Quality control of water-reducing admixtures
4.2 If the air entrainment prediction test is passed, proceed with the mortar flow test. If test results are not within the defined limits, the admixture batch is rejected, and corrective action should be taken. 4.3 Admixtures passing both tests are allowed for marketing and the admixture performance is guaranteed.
institute of technology (Graduated 2000). 23 years of practical experience with Catalysis, Semiconductors processing, Lime plant operation and products development, Aaggregates
concrete admixtures development and quality assurance. Member of an expert committee at the Israeli standard institute. Questions and comments please to:
Technologie (Abschluss 2000). 23 Jahre praktische Erfahrung in den Bereichen Katalyse, Halb-
leiterverarbeitung, Betrieb von Kalkwerken und Produktentwicklung, Entwicklung von Zuschlagstoffen und Betonzusatzmitteln sowie Qualitätssicherung. Mitglied eines Expertenausschusses des israelischen Normungsinstituts. Fragen und Kommentare bitte an:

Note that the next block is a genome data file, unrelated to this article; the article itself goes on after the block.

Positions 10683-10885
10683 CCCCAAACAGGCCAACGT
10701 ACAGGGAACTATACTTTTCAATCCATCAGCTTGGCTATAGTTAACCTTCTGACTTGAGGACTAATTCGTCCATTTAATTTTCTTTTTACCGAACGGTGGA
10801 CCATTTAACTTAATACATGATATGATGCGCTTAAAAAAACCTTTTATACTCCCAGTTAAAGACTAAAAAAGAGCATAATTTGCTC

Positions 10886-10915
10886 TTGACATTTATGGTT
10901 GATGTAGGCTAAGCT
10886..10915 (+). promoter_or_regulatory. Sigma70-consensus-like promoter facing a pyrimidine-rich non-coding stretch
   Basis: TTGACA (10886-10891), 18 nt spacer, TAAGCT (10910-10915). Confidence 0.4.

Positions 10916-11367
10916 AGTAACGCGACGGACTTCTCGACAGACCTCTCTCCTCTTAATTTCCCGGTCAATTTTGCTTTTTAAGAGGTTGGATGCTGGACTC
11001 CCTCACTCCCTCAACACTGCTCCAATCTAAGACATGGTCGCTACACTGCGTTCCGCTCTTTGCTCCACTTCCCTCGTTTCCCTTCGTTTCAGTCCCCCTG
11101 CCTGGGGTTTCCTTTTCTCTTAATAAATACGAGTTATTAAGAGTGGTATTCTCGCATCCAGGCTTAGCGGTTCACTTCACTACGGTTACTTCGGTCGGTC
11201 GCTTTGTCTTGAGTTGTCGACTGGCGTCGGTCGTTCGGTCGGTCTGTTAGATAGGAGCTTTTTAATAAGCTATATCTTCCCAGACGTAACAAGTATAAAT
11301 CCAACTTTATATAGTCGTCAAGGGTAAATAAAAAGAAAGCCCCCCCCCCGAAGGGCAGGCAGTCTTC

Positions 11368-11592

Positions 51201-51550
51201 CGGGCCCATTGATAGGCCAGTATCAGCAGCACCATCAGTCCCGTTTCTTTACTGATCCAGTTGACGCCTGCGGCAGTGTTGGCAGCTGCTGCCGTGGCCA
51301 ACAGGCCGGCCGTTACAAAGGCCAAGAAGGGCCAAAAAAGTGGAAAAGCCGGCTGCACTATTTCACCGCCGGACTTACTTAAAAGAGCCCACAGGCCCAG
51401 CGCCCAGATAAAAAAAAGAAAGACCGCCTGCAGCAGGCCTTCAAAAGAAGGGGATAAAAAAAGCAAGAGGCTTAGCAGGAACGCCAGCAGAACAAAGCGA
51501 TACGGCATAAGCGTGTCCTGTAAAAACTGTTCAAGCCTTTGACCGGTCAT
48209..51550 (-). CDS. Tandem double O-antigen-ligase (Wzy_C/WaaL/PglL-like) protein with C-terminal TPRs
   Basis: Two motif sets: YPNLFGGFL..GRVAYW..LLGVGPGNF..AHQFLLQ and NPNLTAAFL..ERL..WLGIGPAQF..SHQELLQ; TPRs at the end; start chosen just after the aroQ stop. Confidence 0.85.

Measuring the admixture performance by testing the admixture effect on a concrete mix is a procedure that requires the investment of large inputs of skilled manpower and time. This paper presents several test methods that are quick and easy to perform. The results of these tests allow for rapid and accurate determination of whether the admixture is suitable for use and marketing.
The performance of chemical admixtures is a key factor for successful concrete production and placement. Variations in admixture performance will lead to unstable fresh concrete properties and thus increase the probability of concrete casting failures and customer complaints. Measuring the admixture performance by testing the admixture effect on a concrete mix is a procedure that requires the investment of large inputs of skilled manpower and time, making it difficult to integrate into quality control (QC) applications. A more productive method is required to enable the QC of water-reducing admixtures before marketing them to customers. This paper presents several test methods that are quick and easy to perform. The results of these tests allow for rapid and accurate determination of whether the admixture is suitable for marketing or does not conform to the manufacturer’s declaration.